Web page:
What Have You Wanted Jesus to Be?

John 12:12-36

 

As we begin Holy Week 2017 we meet today a disciple who is not well known to us. In fact, there is little said about him in the Bible though he is mentioned in the lists of the disciples whenever it appears. His name is Simon, Simon the Zealot.

 

This is not Simon Peter.

 

This is another of Jesus’ twelve disciples who probably believed that Jesus could take charge at any moment and usher in the Kingdom of Israel. Especially, when on this Sunday we call Palm Sunday, we remember again the triumphant entry of Christ into Jerusalem. And yet, Jesus did nothing.

 

Let’s meet Simon the Zealot…

 

(A scripted conversation by Ted Schroder © 2016 and published by Creative Communications for the Parish was used.)

 

Did you catch what he said about Jesus as He entered Jerusalem?

 

At that moment, he could have been everything we wanted him to be…. I did not understand how a leader with his authority, with his place as the chosen one of God, with his connection with the Father, could fail to act against the evil around us. How could he do nothing but drive some money-changers out of the temple? And after that, nothing.

 

(from Palm Sunday: Suffering, from the series At The Crossroads: A Series of Services for Lent by Ted Schroeder, ©2016 Creative Communications for the Parish)

 

Have we not felt the same way at times in our life, as Simon, and Peter, and even Judas has?

 

“JESUS! Do something! Why are you not doing this or this or that or that there? DO SOMETHING!”

 

Patrick Morley has written, “There is a God we want, and there is a God who is. They are not the same God.

 

Who is Jesus Christ for you?

 

Our main text for this morning is John 12:12-36

 

The next day the great crowd that had come for the festival heard that Jesus was on his way to Jerusalem. They took palm branches and went out to meet him, shouting,

 

“Hosanna!”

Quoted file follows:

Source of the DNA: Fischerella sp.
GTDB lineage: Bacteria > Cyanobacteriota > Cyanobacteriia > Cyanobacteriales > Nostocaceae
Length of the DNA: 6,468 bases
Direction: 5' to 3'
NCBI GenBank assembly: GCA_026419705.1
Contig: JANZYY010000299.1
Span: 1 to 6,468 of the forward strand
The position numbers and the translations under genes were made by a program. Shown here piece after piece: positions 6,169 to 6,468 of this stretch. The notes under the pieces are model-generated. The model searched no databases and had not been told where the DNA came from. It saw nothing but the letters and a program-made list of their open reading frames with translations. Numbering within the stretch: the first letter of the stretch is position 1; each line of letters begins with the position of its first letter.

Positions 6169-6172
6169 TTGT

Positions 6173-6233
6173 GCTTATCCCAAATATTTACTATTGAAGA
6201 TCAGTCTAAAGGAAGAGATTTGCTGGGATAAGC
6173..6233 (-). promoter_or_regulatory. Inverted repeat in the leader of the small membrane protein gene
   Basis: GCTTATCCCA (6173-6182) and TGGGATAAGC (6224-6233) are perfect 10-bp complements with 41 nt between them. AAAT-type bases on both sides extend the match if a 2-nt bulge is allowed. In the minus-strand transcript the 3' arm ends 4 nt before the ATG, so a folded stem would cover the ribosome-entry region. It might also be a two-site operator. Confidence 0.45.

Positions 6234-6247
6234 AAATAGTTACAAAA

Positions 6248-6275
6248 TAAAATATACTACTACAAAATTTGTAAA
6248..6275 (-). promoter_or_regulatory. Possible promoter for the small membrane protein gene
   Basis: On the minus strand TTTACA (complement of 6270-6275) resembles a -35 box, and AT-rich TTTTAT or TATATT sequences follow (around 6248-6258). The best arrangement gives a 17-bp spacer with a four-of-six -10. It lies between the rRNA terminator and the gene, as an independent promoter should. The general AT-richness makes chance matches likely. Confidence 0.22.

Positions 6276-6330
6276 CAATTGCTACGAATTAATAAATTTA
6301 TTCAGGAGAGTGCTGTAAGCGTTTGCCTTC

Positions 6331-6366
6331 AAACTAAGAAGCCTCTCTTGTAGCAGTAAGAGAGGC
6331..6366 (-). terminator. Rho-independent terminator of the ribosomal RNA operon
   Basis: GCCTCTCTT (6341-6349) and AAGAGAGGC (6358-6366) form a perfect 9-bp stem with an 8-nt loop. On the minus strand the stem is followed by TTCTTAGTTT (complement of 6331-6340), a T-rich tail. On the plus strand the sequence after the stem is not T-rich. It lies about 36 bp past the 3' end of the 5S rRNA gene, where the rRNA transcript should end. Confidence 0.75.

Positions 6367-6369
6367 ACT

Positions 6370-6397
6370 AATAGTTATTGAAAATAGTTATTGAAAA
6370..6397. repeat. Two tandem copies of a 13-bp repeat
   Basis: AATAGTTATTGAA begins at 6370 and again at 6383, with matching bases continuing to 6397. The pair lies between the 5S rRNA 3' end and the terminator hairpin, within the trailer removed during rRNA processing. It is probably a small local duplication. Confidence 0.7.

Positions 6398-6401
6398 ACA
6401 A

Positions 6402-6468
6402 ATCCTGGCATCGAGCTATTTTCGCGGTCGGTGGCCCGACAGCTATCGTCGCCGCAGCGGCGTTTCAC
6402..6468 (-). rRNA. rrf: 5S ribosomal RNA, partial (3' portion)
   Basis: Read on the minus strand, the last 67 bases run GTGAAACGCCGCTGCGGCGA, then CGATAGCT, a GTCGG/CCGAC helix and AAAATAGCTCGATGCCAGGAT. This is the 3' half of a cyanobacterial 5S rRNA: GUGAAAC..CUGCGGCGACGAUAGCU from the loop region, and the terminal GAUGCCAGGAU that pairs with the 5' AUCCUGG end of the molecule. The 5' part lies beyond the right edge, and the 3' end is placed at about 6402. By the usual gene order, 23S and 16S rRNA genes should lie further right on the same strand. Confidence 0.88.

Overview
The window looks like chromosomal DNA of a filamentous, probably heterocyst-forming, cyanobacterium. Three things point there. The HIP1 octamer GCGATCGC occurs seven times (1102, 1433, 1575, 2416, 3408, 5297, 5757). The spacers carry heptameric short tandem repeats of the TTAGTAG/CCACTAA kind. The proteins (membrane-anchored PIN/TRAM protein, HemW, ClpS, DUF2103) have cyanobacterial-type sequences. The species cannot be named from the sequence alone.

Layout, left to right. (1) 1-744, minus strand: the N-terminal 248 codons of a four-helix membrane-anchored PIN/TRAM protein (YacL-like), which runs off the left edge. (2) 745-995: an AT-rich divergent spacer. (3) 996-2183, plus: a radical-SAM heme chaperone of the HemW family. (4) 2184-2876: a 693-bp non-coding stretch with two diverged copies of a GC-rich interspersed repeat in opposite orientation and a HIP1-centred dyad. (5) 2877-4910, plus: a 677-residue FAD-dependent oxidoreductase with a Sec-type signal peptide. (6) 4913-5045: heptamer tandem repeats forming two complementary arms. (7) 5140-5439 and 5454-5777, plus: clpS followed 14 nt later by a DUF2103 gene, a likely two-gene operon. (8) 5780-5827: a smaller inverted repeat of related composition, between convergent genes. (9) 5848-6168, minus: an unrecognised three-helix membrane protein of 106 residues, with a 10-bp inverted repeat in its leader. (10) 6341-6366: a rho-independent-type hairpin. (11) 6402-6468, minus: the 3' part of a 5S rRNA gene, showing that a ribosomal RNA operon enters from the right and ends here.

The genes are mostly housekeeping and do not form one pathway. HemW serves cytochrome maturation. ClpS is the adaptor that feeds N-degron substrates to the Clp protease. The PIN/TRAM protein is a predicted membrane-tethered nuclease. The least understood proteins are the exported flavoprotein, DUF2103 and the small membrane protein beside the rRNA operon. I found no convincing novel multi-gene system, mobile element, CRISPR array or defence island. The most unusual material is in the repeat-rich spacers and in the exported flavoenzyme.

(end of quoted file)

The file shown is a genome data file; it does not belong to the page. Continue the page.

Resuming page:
“Blessed is he who comes in the name of the Lord!”

“Blessed is the king of Israel!”

Jesus found a young donkey and sat on it, as it is written:

 

“Do not be afraid, Daughter Zion;

see, your king is coming,

seated on a donkey’s colt.”

 

At first his disciples did not understand all this. Only after Jesus was glorified did they realize that these things had been written about him and that these things had been done to him.

 

Now the crowd that was with him when he called Lazarus from the tomb and raised him from the dead continued to spread the word. Many people, because they had heard that he had performed this sign, went out to meet him. So the Pharisees said to one another, “See, this is getting us nowhere. Look how the whole world has gone after him!”

 

Now there were some Greeks among those who went up to worship at the festival. They came to Philip, who was from Bethsaida in Galilee, with a request. “Sir,” they said, “we would like to see Jesus.” Philip went to tell Andrew; Andrew and Philip in turn told Jesus.

 

Jesus replied, “The hour has come for the Son of Man to be glorified. Very truly I tell you, unless a kernel of wheat falls to the ground and dies, it remains only a single seed. But if it dies, it produces many seeds. Anyone who loves their life will lose it, while anyone who hates their life in this world will keep it for eternal life. Whoever serves me must follow me; and where I am, my servant also will be. My Father will honor the one who serves me.

 

“Now my soul is troubled, and what shall I say? ‘Father, save me from this hour’? No, it was for this very reason I came to this hour. Father, glorify your name!”

 

Then a voice came from heaven, “I have glorified it, and will glorify it again.” The crowd that was there and heard it said it had thundered; others said an angel had spoken to him.

 

Jesus said, “This voice was for your benefit, not mine. Now is the time for judgment on this world; now the prince of this world will be driven out. And I, when I am lifted up from the earth, will draw all people to myself.” He said this to show the kind of death he was going to die.

 

The crowd spoke up, “We have heard from the Law that the Messiah will remain forever, so how can you say, ‘The Son of Man must be lifted up’? Who is this ‘Son of Man’?”

 

Then Jesus told them, “You are going to have the light just a little while longer. Walk while you have the light, before darkness overtakes you. Whoever walks in the dark does not know where they are going. Believe in the light while you have the light, so that you may become children of light.” When he had finished speaking, Jesus left and hid himself from them.

 

 

Jesus has now entered the final week of His ministry and His life. In five days, some, if not many, of the crowd who welcomed Him into Jerusalem, would turn on Him and demand that He be crucified.